Appeal from the Order of the Secretary of Education in case of Homer Horton v. Jefferson County-DuBois Area Vocational-Technical School, Teacher Tenure Appeal, No. 24-78.
David P. King, for petitioner.
Anthony S. Guido, for respondent.
Judges Wilkinson, Jr., Blatt and MacPhail, sitting as a panel of three. Opinion by Judge Wilkinson, Jr.
[ 50 Pa. Commw. Page 446]
This is an appeal from an order of the Secretary of Education (Secretary) which restored the duties of head administrator to the job description of the respondent. The respondent had been employed as director of vocational education by the petitioner vocational-technical school (school) since fall 1972. The school's operating committee (board) notified the respondent by letter dated May 23, 1977 that the school was considering a reorganization of administrative positions and that a hearing which would probably result in the respondent's demotion would be held. On October 24, 1977, the board adopted its reorganization regulations, which affected the respondent's position by deleting his duty as head administrator and also reduced his fringe benefits. By letter dated November 4, 1977, the respondent requested a hearing, which was held on April 20, 1978. On May 22, 1978, the board decided that the respondent had not suffered a demotion; and the board advised him of this decision on June 13, 1978. On June 20, 1978, the respondent filed a petition of appeal in the Office of the Secretary of Education, to which the school filed a motion to dismiss the appeal as not having been timely filed. In the alternative, the school argued that the respondent had not suffered any type of demotion and that even if it were determined that a demotion had occurred, the school's actions could not be regarded as arbitrary or capricious. After a hearing the Secretary denied the motion to dismiss because the respondent's appeal to the Secretary was filed within the statutory limit of 30 days of the receipt of written notice of the board's decision. Section 1131 of the Public School Code of 1949 (Code), Act of March 10, 1949, P.L. 30, as amended, 24 P.S. § 11-1131. The Secretary also found that the change in respondent's job description, which made him subordinate to the principal whereas previously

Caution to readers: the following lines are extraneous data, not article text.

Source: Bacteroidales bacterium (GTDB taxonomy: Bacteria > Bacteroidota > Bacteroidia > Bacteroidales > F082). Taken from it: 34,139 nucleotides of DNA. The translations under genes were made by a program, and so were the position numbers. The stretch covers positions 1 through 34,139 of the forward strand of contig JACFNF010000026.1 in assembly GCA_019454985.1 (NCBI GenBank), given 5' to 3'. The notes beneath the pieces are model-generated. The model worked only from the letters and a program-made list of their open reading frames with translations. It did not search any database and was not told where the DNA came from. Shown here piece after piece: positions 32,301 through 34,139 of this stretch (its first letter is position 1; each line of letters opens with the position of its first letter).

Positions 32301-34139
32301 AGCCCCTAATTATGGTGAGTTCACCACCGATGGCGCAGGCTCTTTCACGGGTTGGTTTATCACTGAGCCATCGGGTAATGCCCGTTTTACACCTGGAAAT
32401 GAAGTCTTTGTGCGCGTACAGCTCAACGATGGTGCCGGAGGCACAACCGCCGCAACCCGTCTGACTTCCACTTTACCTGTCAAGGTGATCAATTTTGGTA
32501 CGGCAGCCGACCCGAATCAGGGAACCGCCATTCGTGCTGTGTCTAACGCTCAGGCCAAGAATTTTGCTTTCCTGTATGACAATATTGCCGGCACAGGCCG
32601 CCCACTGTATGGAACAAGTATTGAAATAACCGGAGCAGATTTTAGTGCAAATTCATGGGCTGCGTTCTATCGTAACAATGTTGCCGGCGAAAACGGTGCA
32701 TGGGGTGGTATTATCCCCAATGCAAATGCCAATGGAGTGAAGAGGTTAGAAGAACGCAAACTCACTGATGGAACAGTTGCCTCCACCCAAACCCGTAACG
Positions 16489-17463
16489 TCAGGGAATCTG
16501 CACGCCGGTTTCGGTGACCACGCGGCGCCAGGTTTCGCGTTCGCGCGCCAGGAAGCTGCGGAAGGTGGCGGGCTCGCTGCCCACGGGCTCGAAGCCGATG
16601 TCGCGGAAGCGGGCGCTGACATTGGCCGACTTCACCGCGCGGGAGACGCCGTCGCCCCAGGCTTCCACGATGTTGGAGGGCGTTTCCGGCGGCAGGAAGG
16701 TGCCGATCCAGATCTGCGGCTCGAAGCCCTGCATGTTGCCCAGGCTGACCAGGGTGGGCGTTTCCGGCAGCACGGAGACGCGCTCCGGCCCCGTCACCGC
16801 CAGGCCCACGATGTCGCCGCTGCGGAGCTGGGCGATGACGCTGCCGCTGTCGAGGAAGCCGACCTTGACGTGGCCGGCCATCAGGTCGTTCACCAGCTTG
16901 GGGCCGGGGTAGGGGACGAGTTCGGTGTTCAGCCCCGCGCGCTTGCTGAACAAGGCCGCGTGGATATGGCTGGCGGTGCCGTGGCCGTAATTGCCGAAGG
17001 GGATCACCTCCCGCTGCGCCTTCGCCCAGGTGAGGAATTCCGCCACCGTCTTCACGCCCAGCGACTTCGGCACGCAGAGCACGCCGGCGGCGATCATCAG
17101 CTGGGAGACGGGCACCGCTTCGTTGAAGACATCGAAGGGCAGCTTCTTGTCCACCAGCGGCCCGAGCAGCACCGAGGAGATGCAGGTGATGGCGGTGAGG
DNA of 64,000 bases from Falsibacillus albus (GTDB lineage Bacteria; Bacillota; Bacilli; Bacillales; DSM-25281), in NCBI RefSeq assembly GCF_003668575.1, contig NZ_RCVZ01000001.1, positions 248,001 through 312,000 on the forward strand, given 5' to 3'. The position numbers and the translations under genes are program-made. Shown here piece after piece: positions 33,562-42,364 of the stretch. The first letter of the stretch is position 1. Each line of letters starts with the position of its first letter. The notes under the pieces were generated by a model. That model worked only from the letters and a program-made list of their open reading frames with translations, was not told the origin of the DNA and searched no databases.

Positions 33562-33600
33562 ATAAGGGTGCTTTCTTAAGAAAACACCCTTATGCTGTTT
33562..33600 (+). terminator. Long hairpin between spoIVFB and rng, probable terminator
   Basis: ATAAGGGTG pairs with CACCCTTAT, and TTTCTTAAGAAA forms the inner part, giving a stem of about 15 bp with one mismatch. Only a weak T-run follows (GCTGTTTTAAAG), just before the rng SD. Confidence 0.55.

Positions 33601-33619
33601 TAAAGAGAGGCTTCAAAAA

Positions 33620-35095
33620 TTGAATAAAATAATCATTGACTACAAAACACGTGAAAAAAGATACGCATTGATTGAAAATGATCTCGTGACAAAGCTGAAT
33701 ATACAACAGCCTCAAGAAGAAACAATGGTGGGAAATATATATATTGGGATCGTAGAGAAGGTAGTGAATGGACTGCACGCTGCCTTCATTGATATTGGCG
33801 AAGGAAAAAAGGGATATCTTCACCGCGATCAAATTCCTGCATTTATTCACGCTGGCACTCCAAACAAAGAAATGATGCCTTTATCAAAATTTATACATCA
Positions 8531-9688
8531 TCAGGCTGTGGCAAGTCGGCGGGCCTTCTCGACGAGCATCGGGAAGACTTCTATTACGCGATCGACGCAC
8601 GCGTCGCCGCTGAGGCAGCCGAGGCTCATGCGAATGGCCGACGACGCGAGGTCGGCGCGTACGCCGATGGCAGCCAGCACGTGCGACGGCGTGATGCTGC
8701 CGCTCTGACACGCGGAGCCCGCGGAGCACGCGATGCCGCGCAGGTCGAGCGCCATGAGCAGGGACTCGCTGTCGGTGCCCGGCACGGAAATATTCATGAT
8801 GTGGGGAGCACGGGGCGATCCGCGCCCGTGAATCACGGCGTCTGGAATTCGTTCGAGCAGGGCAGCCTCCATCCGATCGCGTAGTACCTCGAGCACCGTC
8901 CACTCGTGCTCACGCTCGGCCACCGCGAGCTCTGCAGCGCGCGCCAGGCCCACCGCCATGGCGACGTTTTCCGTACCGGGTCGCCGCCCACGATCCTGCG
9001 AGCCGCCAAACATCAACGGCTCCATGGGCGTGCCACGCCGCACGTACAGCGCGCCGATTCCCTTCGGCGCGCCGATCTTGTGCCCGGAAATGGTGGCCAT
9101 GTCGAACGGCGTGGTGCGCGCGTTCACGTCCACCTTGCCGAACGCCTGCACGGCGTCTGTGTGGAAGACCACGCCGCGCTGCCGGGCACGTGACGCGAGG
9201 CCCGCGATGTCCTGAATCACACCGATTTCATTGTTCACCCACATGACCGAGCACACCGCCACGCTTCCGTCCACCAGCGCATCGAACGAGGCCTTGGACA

[ 50 Pa. Commw. Page 447]
the principal was subordinate to him, constituted a demotion in position justified only by reasons that were "illusory." Although the Secretary also found a demotion in salary, that demotion was found to be based on true budgetary restraints rather than on arbitrary and capricious reasons. The Secretary ordered the respondent's appeal sustained insofar as the duties of head administrator were to be restored to his job description, and the school appealed to this Court on three issues.
First, the school reiterated its objection to the timeliness of the respondent's appeal, arguing that the 30-day period for appeal should have begun June 20, 1977, the date when a hearing was offered.*fn1 Section 1151 of the Code states that the demotion of a professional employee without his consent is subject to the right of a hearing. 24 P.S. § 11-1151. The board's decision of demotion became effective and appealable after a hearing was held on April 20, 1978, and after the respondent was advised of the decision on June 13, 1978, even though the board adopted a resolution of demotion prior to the hearing date. McCoy v. Lincoln Intermediate Unit No. 12, 38 Pa. Commonwealth Ct. 29, 391 A.2d 1119 (1978). Respondent's petition of June 20, 1978 was then within the statutory limit.
The second question on appeal is whether the respondent has met his burden of proving that he had suffered a demotion in position. Where we are concerned with a possible demotion in position, we must inquire as to whether the reassignment was to a position of lesser importance, dignity, responsibility, authority, or prestige. School District of City of York v. Allison, 46 Pa. Commonwealth Ct. 520, 406 A.2d 1196
[ 50 Pa. Commw. Page 448]
(1979). Upon examining the relative standing of the respondent's old and new positions in the school hierarchy, the Secretary concluded and we agree that the respondent's change in job description constituted a demotion in position.
The third question on appeal is whether the demotion was a result of arbitrary, capricious, or discriminatory actions by the board. The record from the hearing supports the Secretary's finding that the board failed to show justification for the demotion. It ...